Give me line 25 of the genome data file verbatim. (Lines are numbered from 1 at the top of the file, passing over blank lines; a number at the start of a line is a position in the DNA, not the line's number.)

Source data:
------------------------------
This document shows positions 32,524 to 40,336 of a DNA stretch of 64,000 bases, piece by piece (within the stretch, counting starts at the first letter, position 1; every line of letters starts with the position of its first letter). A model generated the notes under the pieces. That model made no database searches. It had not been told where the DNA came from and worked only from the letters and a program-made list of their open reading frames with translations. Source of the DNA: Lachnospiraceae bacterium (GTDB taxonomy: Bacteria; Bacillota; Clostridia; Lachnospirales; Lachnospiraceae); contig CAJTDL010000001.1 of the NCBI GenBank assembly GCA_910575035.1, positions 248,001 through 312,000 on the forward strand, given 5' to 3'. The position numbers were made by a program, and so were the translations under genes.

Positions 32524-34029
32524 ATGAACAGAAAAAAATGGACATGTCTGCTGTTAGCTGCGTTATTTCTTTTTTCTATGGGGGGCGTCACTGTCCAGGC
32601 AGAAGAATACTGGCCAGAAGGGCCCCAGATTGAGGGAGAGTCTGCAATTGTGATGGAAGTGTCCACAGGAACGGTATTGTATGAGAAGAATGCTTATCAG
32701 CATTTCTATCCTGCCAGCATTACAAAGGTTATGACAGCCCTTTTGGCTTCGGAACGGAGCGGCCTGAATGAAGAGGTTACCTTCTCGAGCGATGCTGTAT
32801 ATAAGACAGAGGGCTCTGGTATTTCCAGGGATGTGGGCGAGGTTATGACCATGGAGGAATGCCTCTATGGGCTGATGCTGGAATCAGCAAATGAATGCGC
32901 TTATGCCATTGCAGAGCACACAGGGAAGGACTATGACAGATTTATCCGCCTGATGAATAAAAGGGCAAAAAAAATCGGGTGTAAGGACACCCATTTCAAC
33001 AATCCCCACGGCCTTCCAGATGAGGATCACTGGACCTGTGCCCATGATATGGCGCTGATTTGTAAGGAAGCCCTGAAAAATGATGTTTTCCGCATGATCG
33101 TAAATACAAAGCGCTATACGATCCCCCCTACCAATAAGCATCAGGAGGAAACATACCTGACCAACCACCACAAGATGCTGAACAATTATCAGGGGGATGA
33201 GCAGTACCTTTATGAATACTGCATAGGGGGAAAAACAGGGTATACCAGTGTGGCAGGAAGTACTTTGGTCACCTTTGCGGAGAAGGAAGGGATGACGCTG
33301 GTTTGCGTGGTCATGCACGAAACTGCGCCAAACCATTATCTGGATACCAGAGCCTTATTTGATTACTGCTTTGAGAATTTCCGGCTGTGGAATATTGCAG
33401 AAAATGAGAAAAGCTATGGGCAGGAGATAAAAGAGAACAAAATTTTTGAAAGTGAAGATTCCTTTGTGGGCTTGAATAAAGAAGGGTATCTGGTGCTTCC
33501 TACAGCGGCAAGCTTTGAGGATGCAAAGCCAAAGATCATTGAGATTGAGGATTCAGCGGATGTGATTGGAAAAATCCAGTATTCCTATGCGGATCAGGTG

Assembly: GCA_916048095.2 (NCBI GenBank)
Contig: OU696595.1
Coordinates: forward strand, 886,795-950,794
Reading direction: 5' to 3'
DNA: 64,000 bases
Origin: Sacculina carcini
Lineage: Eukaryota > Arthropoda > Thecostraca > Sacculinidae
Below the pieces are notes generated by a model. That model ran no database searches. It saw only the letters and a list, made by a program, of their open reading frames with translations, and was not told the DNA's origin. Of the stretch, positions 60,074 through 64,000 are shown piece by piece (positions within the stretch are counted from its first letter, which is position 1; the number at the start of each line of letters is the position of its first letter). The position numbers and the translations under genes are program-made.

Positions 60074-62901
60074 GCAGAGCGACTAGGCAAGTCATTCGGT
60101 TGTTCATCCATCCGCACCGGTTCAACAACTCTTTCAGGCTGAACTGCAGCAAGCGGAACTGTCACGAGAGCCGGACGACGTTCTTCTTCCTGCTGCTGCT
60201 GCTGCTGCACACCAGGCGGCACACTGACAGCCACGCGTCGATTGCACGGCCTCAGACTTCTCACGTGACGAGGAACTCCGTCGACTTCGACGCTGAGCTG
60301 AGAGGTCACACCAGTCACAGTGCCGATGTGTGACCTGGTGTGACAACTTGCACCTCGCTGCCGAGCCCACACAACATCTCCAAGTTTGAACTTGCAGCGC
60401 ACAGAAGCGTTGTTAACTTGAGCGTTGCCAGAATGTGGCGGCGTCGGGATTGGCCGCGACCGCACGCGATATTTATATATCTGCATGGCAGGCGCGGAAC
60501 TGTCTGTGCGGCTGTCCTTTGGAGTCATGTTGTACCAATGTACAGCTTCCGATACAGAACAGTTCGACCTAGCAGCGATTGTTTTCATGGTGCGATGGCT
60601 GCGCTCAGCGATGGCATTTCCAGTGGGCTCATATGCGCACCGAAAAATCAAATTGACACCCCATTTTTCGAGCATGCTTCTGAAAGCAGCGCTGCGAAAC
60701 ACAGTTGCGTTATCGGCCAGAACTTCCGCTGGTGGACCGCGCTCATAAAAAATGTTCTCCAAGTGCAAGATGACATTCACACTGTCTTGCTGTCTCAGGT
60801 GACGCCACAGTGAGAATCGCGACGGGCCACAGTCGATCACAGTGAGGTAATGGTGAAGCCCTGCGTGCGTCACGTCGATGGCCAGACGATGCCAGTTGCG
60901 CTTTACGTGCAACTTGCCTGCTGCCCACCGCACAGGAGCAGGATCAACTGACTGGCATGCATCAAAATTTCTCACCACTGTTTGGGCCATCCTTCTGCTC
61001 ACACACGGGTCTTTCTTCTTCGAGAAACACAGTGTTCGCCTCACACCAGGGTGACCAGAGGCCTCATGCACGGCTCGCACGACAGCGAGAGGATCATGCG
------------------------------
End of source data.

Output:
60201 GCTGCTGCACACCAGGCGGCACACTGACAGCCACGCGTCGATTGCACGGCCTCAGACTTCTCACGTGACGAGGAACTCCGTCGACTTCGACGCTGAGCTG